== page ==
Often we’re far too busy with our own problems to hear out those of strangers. Recently, I crossed this void and became a tourist in other people’s problems.
She has the devil tattooed on her wrist. A reminder, I guess. He is more cartoon than scary; the dark times are over for now and hopefully for good. Who else to blame but the devil when your life has been crazy, sad, and scary since you were a kid? Liz is in her thirties with both parents dead, the father by suicide.
I walked out of the hospital yesterday to have a smoke and saw her going through a small duffel at the bus stop. She was smoking too and had a sort of hobo look about her; dark, nondescript clothes, a wariness that may have been reflecting my own, and a little scared around the eyes.
I started a conversation and ended up driving her to the jail so she could visit a friend whose trailer she had been staying in. She said she was walking there, which is quite a long way, and it was cold. That may not have been where she was headed, but seeing that I was a soft touch she may have taken advantage of me having my mumma’s car.
I used to be nervous about driving women strangers around by myself, never sure how desperate they were and what they might accuse me of. But that has passed out of my system as more kindness has moved in.
Red hair, freckles, and a lean, sturdy farm-girl build, Liz grew up in a small town in Oregon. Towns like that are far from idyllic these days; as jobs moved out, drugs and ghosts have moved in.
We were sharing stories and Liz admitted to extreme social anxiety and PTSD. I talked about my PTSD and memories that surfaced later in life. She said she hoped that she had nothing buried because what she remembered was bad enough.
I have talked to enough hobos that sad stories don’t jolt my nervous system like they used to. Liz’s mum, however, used to rent her out in half-hour increments to whatever local pervert had some money, to do with her as they may. You hear something like that and think, Dear lord, can that even be possible?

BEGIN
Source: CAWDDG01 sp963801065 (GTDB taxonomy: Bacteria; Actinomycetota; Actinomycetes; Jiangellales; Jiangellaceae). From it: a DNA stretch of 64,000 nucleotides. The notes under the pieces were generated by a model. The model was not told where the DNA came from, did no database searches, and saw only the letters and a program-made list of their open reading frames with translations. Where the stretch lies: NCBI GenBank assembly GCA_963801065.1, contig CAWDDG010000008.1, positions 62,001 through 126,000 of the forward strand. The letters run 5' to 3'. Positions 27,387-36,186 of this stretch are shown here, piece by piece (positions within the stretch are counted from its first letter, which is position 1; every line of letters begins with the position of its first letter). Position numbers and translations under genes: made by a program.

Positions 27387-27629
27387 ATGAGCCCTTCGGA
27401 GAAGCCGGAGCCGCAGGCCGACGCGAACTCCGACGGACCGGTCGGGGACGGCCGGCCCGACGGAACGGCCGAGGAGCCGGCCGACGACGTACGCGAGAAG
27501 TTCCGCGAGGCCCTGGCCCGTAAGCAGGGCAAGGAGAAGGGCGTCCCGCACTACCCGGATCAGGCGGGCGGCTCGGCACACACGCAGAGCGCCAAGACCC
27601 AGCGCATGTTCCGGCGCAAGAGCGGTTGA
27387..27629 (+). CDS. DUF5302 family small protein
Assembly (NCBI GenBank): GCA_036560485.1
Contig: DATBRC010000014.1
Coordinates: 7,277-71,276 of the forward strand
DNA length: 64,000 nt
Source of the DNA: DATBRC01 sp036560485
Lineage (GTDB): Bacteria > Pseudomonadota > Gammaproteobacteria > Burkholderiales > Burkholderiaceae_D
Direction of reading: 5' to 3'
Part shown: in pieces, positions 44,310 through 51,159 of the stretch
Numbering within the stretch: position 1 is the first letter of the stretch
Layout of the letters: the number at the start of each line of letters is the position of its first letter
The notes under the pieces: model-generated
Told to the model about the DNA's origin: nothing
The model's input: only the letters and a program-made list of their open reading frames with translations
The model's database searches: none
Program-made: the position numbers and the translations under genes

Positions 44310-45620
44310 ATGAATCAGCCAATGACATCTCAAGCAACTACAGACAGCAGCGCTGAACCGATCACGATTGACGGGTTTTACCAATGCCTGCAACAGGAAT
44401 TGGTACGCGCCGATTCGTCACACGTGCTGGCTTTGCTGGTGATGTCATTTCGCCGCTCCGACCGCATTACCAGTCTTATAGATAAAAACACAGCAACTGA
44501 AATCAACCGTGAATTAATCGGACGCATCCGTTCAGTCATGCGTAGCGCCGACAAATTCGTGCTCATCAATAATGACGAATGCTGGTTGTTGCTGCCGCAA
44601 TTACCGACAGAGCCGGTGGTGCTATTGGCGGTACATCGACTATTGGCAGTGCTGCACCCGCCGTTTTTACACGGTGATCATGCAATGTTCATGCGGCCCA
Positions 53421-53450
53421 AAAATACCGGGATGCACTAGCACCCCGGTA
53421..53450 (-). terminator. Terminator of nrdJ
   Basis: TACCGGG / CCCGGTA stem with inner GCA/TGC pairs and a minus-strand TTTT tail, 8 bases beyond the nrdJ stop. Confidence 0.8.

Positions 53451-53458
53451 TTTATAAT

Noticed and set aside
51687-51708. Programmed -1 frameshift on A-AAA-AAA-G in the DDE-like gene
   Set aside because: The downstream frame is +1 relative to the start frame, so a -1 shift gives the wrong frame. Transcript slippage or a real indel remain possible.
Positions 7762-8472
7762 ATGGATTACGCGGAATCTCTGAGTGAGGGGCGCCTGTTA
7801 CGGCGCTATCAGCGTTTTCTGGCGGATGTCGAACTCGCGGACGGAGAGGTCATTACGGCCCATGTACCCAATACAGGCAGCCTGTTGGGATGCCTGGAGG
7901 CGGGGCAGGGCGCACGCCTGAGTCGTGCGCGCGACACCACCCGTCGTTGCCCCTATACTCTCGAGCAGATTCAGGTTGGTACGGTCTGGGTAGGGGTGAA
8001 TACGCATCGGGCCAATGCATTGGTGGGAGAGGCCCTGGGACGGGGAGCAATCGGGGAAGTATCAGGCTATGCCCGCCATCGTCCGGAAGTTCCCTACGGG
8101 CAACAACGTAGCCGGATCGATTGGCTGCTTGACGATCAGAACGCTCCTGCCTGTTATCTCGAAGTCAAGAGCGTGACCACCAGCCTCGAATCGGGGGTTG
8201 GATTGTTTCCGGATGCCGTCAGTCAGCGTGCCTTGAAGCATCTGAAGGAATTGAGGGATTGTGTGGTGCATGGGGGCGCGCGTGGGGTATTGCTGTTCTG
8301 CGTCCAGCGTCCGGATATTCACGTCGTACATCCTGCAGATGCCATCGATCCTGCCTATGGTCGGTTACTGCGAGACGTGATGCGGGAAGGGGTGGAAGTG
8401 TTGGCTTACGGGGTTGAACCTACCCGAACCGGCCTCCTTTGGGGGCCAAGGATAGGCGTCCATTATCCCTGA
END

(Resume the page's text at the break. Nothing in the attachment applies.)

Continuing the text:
Her mum was in and out of Liz’s life until she died. Liz said she found some compassion for her towards the end, but I find that hard to believe. Liz couldn’t explain it, but said her mum hated her all her life, even as she was taking care of her as she died.
She is designing an angel tattoo on her other wrist as a reminder of the good still in her despite the pain.
I was at a swanky restaurant across the river, celebrating a belated birthday dinner for my mum with some other family members. I was ambivalent about being there in the first place. All this dark wool I wear in the family dynamics is getting thin, so my blood pressure was up some as I defended myself from all those familial ghosts.
Coming out of the place, however, I looked at my mum and some anxiety came up; she looked frail, elderly, and vulnerable.
There was a little guilt; part of me is itching to start a life as a something: writer, actor, director, artist, or the like. But this is my life now as a human and I am getting the hang of the thing, in my own fashion.
I had some rage for a while against my mum. Any time she would ask me to do something, I felt the white-hot anger rise at the slightest request. Some of it is, Let me live my life dammit. But something subtler is going on as well. I like taking care of folks, it is a joy to nurture those in distress.
But, I myself learned caretaking before my natural time and when I was in a great deal of distress as a seven-year-old kid. I had a divorced, emotionally-injured mumma, I thought it was my job to care for. She thought so too, I suppose.